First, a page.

In 1877, Saigo led a hopeless rebellion against the Japanese government. Six hundred samurai armed with traditional sword and bow fought the government’s newly trained modern army in an effort to reverse the westernizing changes of the Meiji Restoration. When all was lost, Saigo committed ritual suicide; the institution of the samurai died with him. Three years after Saigo’s death, the government against which he rebelled erected a monument honoring him as a great patriot.
Man uses Saigo’s story as a lens through which to consider the history of the samurai, Japan’s rapid transformation from a feudal society to a modern one, and the ways in which samurai culture colors Japanese society today. He offers detailed explanations of both familiar elements of samurai culture, such as ritual suicide, and less familiar subjects, such as formalized sexual relationships between men. Man himself is never far from the page, whether comparing traditional samurai education with that of a British public schoolboy, visiting a class where a toned-down version of samurai-style sword fighting is taught, discussing the samurai in the context of other “honor cultures” (think street gangs), or explaining Darth Vader’s samurai roots.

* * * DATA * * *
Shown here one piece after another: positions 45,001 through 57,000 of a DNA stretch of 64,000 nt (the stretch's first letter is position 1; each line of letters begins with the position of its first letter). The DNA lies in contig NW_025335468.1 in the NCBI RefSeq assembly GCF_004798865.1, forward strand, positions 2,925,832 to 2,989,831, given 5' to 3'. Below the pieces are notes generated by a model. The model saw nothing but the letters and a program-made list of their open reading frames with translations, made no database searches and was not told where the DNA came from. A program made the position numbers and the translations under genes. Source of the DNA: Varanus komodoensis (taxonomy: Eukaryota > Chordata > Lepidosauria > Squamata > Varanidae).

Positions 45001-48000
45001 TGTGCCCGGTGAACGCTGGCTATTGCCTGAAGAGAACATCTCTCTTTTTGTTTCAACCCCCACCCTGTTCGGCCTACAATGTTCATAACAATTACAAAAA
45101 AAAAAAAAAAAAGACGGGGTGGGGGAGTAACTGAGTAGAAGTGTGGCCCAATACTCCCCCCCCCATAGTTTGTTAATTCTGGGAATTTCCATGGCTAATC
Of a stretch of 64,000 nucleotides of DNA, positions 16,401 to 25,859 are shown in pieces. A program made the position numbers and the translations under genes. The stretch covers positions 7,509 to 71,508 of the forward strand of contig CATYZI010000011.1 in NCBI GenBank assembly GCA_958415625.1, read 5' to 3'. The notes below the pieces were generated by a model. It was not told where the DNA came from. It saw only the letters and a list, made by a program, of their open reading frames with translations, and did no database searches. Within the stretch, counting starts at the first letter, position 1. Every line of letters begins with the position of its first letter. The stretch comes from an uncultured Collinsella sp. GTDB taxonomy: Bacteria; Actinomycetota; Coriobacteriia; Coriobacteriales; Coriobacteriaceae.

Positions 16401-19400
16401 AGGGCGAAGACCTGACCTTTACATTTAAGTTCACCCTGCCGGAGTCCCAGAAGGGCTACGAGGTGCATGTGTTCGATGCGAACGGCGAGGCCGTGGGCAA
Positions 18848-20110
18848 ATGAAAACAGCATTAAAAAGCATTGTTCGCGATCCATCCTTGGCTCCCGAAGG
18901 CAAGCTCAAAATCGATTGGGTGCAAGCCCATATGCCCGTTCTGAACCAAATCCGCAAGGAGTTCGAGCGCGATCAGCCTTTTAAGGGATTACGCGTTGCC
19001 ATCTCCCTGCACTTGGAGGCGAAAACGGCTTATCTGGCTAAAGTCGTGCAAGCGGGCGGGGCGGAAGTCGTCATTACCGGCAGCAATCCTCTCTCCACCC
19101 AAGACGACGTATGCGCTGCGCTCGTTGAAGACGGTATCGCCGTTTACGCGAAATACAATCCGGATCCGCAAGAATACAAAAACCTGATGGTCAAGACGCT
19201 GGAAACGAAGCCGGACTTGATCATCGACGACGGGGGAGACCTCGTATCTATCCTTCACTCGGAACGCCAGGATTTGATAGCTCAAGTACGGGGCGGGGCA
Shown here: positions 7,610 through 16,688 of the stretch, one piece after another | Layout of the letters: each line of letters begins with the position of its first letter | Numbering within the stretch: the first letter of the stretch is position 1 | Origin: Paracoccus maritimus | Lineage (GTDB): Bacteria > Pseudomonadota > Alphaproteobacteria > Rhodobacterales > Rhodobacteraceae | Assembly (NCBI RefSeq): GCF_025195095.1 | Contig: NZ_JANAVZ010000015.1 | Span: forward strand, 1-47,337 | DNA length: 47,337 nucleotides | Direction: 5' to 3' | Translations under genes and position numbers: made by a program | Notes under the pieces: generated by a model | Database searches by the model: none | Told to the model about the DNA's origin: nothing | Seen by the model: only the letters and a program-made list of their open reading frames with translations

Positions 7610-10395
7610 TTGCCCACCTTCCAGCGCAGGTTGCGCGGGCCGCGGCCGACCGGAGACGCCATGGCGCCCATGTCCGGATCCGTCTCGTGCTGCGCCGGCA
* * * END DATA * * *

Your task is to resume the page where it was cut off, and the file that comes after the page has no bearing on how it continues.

Samurai is an engaging look at the final days of a military elite: a great choice if you’re interested in the the story of the last samurai (minus Tom Cruise) or the lasting influence of these warriors on Japanese culture.
A version of this review appeared in Shelf Awareness for Readers.